Forty-four years after the Old Dominion announced its iconic "Virginia is for Lovers" campaign, we delve into the slogan's history to find out whether the Commonwealth is actually more hospitable to love than other locales.
Chinese Vice President Xi Jinping, the heir apparent to the presidency, visited Muscatine, Iowa Wednesday. He spent a week with a family there in 1979 to learn about American agriculture. Des Moines Register reporter Kyle Munson discusses the relationships foreign leaders form with U.S. towns.
Since its creation during World War II, the Ad Council has launched one iconic public service announcement after the next — from the "Rosie the Riveter" campaign, which encouraged women to join the work force, to Smokey Bear's lessons about preventing wildfires.
The gooey goodness can be traced back hundreds of years to Mexico, where chocolate has been cherished by the indigenous Mazatec people. On Valentine's Day, host Michel Martin explores the history and spiritual significance of chocolate with mother and daughter duo, Natividad Estrada and Diana Xochitl Munn.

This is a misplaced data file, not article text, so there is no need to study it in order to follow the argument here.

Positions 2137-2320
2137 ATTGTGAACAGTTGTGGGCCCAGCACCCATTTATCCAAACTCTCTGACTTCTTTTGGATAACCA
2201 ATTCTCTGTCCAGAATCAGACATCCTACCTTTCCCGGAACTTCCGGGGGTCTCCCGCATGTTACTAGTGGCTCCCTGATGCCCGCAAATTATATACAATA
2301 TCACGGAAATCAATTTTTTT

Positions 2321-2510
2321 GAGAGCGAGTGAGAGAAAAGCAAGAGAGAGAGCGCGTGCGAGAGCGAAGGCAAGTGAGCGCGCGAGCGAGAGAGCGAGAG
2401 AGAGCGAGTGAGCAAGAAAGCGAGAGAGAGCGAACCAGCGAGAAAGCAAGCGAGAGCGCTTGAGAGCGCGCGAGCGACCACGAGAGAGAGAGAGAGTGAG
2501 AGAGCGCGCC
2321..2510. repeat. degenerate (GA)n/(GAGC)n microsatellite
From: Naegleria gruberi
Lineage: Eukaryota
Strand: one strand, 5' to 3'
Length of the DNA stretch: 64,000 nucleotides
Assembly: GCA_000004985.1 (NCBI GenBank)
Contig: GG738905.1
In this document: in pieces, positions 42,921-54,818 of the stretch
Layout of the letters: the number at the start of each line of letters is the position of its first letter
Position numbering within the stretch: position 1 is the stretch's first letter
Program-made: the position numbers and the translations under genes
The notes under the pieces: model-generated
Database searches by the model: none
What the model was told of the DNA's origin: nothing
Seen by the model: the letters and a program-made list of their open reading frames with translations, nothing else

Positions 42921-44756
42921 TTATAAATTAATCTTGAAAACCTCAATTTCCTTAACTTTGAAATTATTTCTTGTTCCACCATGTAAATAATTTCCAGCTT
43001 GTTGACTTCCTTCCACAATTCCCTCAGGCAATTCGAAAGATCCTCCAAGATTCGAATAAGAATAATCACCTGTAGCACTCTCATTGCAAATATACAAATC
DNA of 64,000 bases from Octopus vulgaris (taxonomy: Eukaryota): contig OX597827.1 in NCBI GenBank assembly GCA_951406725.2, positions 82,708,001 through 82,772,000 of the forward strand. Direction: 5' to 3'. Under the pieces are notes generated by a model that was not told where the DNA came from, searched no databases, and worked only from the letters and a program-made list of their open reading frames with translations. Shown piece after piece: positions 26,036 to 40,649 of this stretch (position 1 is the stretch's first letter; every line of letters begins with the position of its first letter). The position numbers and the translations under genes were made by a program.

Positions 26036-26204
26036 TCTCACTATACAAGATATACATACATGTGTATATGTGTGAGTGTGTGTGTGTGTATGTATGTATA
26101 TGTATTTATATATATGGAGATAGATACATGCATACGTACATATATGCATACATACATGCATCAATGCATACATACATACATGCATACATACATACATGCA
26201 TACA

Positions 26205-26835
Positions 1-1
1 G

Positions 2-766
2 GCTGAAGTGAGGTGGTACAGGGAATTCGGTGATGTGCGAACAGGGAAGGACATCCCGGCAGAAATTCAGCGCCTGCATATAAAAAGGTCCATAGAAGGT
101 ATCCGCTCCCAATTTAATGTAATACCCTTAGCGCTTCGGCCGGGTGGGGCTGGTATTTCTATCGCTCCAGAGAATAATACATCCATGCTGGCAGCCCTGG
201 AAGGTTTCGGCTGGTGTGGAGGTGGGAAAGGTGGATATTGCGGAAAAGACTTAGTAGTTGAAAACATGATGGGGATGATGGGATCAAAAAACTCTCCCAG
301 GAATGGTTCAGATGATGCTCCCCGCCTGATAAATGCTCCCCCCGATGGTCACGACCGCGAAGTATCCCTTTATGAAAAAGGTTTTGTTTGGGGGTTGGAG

As J. Edgar Hoover became increasingly worried about communist threats against America, he instructed the bureau to conduct secret intelligence operations against anyone deemed "subversive." A new book, Enemies: A History of the FBI, details those and other secret intelligence operations from the bureau's creation through the current fight against terrorism.
Most history books teach that slavery in the U.S. ended with the Civil War, but a new documentary airing on PBS challenges that. The film, Slavery By Another Name, explores a system of forced labor that brutalized many black Southerners up to World War II. Host Michel Martin speaks with the film's director and co-executive producer.
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